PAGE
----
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Flier Gets 'Heart' for Chute Jump

Reprint from June 30, 1945 newspaper included in original Caterpillar Club application.

An 8th Air Force Fighter Station in England, June 30 (Special)—

1st Lt. Philip H. Dunn, son of Mrs. Cora I. Dunn, has been decorated with the Purple Heart for injuries received in parachuting from his P-51 Mustang fighter on March 3, 1945. The award was made after he was liberated from a German prison camp at Barth, on the Baltic coast, and returned to his station in Essex county, England.

Lt. Dunn began his combat career against the Germans as a fighter pilot in the famous Eagle squadron of the Royal Air Force, was transferred to the American 8th Air Force in October, 1942 and was forced to jump from his Mustang fighter in southern France for lack of gasoline, after a fierce encounter between nine Americans and 60-odd German planes. He had shot down two German craft before he hit the silk.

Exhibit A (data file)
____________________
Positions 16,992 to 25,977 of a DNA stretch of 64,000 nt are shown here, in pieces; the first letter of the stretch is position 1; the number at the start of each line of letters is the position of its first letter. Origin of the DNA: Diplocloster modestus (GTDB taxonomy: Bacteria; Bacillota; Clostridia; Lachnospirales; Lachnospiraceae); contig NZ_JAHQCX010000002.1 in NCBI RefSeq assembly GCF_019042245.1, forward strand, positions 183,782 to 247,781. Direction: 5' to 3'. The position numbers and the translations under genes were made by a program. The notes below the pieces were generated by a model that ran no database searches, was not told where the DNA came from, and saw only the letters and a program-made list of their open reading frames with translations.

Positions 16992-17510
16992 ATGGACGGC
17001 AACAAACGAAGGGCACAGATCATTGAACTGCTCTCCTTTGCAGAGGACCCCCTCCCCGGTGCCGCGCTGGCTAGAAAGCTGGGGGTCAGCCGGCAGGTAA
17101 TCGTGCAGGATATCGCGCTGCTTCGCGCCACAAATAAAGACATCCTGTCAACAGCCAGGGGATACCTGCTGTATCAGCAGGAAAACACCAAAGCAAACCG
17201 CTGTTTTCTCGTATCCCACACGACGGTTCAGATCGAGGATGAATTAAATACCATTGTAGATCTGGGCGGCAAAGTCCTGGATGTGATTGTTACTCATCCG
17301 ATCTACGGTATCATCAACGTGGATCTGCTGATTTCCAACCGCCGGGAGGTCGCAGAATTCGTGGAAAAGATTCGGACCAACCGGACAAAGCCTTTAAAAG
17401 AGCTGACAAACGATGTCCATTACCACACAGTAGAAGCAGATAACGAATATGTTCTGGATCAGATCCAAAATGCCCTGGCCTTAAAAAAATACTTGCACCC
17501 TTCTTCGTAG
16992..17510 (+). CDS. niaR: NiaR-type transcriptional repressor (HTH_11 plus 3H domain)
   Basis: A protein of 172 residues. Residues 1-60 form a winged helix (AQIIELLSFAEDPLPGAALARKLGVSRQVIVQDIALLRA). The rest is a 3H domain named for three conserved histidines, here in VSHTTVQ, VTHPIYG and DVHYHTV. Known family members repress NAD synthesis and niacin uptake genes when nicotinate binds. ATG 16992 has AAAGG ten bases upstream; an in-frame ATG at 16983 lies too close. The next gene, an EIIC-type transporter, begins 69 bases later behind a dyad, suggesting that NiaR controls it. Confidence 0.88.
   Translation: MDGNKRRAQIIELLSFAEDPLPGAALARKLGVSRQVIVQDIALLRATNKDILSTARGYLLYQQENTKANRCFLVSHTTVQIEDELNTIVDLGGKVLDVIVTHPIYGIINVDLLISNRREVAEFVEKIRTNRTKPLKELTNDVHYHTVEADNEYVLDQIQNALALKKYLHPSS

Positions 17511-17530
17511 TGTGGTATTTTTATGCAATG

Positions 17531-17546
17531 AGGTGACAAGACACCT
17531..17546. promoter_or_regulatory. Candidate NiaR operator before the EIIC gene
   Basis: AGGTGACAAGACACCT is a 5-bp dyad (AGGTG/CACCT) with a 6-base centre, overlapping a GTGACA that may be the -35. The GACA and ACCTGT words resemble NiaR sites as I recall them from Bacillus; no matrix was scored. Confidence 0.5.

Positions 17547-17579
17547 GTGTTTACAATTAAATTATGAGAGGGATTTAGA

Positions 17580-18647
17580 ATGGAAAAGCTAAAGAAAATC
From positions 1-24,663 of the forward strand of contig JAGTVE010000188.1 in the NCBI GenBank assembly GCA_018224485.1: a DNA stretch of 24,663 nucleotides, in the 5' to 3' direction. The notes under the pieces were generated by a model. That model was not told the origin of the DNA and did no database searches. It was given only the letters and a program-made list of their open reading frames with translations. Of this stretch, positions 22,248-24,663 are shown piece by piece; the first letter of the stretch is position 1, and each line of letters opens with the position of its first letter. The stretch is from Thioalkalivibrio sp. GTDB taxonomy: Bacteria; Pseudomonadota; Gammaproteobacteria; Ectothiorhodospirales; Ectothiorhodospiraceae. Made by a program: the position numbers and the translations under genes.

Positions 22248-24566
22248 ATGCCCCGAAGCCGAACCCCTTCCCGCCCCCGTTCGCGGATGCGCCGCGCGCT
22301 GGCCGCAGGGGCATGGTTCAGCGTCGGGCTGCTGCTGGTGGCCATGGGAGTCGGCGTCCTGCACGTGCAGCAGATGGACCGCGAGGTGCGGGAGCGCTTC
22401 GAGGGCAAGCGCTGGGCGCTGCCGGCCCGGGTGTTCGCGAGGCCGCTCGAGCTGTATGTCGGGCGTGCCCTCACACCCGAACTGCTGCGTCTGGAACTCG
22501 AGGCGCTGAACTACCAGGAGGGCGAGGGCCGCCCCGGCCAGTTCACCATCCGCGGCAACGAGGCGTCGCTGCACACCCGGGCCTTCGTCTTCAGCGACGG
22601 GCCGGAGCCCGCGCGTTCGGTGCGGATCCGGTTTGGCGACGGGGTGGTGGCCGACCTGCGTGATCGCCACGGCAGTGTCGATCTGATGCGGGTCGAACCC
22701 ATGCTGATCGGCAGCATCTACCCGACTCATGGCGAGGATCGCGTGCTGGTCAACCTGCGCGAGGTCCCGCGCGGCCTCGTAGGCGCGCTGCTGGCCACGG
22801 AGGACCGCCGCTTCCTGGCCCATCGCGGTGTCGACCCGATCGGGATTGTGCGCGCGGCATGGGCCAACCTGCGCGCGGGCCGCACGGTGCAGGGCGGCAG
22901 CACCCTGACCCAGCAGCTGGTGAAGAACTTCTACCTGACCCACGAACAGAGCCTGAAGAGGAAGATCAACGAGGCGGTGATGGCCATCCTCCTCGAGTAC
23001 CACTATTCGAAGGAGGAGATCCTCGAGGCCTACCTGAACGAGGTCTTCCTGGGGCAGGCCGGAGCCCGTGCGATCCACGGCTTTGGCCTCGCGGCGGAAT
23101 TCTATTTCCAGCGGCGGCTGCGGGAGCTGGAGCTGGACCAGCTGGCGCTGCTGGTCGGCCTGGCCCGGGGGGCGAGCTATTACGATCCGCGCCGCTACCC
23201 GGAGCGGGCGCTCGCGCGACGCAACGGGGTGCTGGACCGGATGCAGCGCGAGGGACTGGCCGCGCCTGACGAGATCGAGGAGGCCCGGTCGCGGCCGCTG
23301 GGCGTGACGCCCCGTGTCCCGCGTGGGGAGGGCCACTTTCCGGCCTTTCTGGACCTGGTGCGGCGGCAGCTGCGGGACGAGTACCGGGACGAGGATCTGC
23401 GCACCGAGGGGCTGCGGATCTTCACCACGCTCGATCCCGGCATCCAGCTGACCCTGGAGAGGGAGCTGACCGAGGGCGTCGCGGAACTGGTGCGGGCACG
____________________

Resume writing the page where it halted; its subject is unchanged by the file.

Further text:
Lt.-Dunn-letter.jpgHe had but eight miles to go to Spain and freedom when he engaged a four-motored German bomber, using his last fuel to send the craft flaming into a tree. Although his head was injured as he jumped, Lt. Dunn returned to his station completely recovered as a result of correct medical treatment by the Germans.

 

In addition to the Purple Heart he has been awarded the Distinguished Three Oak Leaf Clusters. 


In his Caterpillar Club Application, Lt. Dunn described his life-saving jump in more detail.

 "I must add that the parachute operated perfectly and with an amazing speed. I rolled my aircraft at 1200 feet in rainy weather and allowed myself to fall clear of the aircraft. I then opened the chute which gave me only a minor jolt and floated gently down. Not having previously jumped I did only as I had been previously instructed which was to make myself quite limber and not stiffen my legs when I hit the ground. This I did as in jumping off a high wall and landed very easily without even overbalancing myself and remaining on my feet. A pop on the quick release dropped my chute and I was free and gone in a matter of seconds. However, I must add that the German troops discovered me in hiding within one hour so I was soon taken prisoner. However, 'C' est la guerre'.  I do feel I definitely owe my life to the excellent functioning of this chute and I assure that my future flying will definitely be only with a chute."

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